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Epidemiol Rev. 1991;13:113-42.

The epidemiology and prevention of disease caused by Haemophilus influenzae type b.

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Department of Pediatrics, Yale University School of Medicine, New Haven, CT 06510-8064.


Disease caused by H. influenzae type b is a world-wide problem of major proportions that affects both developed and developing countries. Young children are at particularly high risk of developing serious invasive infections. There has been tremendous recent progress in the development of vaccines that are immunogenic even in young infants. Clinical trials have demonstrated the efficacy of these polysaccharide-protein conjugate vaccines in infants. Two of these vaccines have been licensed in the United States for use in infants, and licensure of a third conjugate vaccine is expected soon. Many questions still remain to be answered. Are there significant differences in the efficacy for infants of the different licensed conjugate vaccines? Are the differences in the recommended schedules of immunization for the different vaccines justified? Would a combination of an initial dose of PRP-OMP (which is the most immunogenic vaccine in 2-month-old children) followed by subsequent doses of HbOC or PRP-T provide better overall protection than a schedule that uses only a single vaccine? Although much more research remains to be done, these vaccines, which have been recommended for routine universal immunization of infants in the United States, give us the capability of effectively preventing this potentially devastating infection of children.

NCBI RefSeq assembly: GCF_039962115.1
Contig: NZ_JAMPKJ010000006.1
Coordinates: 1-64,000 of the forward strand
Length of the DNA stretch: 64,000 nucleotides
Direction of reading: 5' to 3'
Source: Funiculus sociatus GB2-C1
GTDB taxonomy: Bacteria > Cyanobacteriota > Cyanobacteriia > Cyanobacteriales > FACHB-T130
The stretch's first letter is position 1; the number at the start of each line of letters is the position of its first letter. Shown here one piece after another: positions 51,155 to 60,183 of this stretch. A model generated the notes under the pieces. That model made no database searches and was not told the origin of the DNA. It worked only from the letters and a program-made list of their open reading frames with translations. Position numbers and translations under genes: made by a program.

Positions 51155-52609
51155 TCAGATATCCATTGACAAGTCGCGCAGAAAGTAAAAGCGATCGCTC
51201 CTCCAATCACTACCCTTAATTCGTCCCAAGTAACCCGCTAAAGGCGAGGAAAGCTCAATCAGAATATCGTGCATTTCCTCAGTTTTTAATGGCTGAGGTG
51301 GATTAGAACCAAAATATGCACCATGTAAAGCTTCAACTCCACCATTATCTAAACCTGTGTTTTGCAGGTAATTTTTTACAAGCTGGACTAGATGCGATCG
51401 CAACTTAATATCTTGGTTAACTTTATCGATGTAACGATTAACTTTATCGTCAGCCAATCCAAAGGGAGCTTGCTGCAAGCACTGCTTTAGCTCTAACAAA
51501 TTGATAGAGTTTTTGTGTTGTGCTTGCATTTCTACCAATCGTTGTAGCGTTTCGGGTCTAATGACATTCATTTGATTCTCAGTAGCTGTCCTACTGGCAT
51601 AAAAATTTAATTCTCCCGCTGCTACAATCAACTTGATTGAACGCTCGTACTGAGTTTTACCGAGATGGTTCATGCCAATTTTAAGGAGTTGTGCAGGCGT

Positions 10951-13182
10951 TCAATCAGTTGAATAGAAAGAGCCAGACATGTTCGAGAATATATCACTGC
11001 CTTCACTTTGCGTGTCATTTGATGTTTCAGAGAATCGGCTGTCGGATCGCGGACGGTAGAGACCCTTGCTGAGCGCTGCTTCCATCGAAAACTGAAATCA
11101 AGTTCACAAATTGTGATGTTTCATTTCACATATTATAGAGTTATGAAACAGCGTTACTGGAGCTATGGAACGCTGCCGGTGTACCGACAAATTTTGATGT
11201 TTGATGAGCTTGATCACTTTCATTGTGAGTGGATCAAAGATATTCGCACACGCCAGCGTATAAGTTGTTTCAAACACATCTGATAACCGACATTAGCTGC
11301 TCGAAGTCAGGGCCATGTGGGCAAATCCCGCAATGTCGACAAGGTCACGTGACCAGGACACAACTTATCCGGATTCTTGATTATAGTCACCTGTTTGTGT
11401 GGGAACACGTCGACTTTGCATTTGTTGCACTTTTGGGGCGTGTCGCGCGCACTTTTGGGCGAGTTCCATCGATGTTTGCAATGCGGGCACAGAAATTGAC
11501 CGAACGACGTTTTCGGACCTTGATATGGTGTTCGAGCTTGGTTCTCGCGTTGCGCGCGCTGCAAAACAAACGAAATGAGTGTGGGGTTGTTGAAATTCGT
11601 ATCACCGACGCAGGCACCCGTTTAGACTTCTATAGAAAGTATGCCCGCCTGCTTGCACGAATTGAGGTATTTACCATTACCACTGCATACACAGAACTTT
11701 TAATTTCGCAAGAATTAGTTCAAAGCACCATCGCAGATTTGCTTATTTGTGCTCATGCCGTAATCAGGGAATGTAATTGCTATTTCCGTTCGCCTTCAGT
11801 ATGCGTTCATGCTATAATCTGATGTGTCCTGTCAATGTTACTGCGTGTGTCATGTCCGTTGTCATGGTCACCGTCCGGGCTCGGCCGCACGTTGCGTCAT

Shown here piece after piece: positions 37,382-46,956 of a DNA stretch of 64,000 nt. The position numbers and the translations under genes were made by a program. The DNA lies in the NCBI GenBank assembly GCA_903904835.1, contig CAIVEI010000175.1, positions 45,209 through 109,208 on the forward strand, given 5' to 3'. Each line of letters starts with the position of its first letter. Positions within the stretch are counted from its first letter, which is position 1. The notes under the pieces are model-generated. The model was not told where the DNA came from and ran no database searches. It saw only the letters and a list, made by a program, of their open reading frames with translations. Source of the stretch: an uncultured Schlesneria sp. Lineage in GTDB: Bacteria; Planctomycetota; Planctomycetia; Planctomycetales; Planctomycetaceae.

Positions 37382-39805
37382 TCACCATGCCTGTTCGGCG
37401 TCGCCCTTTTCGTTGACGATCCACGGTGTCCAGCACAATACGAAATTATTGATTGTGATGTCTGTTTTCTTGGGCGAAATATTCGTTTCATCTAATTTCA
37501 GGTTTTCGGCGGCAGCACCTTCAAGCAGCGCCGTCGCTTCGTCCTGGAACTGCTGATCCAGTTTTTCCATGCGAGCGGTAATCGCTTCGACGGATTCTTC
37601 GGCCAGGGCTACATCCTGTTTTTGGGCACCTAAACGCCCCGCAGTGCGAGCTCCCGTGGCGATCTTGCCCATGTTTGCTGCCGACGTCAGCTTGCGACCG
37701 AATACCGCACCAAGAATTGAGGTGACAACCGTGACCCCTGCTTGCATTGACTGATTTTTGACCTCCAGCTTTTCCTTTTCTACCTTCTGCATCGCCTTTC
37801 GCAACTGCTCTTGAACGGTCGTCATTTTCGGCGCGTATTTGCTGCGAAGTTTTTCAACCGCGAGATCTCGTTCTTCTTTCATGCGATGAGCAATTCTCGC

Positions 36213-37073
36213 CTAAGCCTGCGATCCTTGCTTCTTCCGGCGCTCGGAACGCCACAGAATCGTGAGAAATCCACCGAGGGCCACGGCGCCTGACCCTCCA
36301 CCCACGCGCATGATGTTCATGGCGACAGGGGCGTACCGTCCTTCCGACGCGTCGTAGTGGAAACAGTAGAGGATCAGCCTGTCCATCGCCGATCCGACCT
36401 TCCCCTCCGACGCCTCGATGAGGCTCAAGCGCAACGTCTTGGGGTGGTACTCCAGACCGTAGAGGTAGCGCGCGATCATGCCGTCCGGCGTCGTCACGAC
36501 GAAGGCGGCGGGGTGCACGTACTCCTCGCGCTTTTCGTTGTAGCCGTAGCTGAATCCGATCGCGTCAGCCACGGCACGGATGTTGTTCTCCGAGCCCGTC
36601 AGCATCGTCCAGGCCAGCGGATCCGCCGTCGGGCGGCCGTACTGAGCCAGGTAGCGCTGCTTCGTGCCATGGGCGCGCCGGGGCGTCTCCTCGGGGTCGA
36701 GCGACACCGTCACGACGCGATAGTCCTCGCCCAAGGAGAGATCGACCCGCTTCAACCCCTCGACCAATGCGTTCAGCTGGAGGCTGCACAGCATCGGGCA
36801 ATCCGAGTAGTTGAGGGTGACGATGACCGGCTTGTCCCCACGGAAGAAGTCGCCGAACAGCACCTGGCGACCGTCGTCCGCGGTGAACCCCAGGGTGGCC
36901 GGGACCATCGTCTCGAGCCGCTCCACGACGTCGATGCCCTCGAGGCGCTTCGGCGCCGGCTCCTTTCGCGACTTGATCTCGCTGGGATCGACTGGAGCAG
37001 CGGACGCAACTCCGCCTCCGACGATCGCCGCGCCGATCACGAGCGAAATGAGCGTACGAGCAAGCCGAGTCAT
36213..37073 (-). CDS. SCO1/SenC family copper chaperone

[Indexed for MEDLINE]

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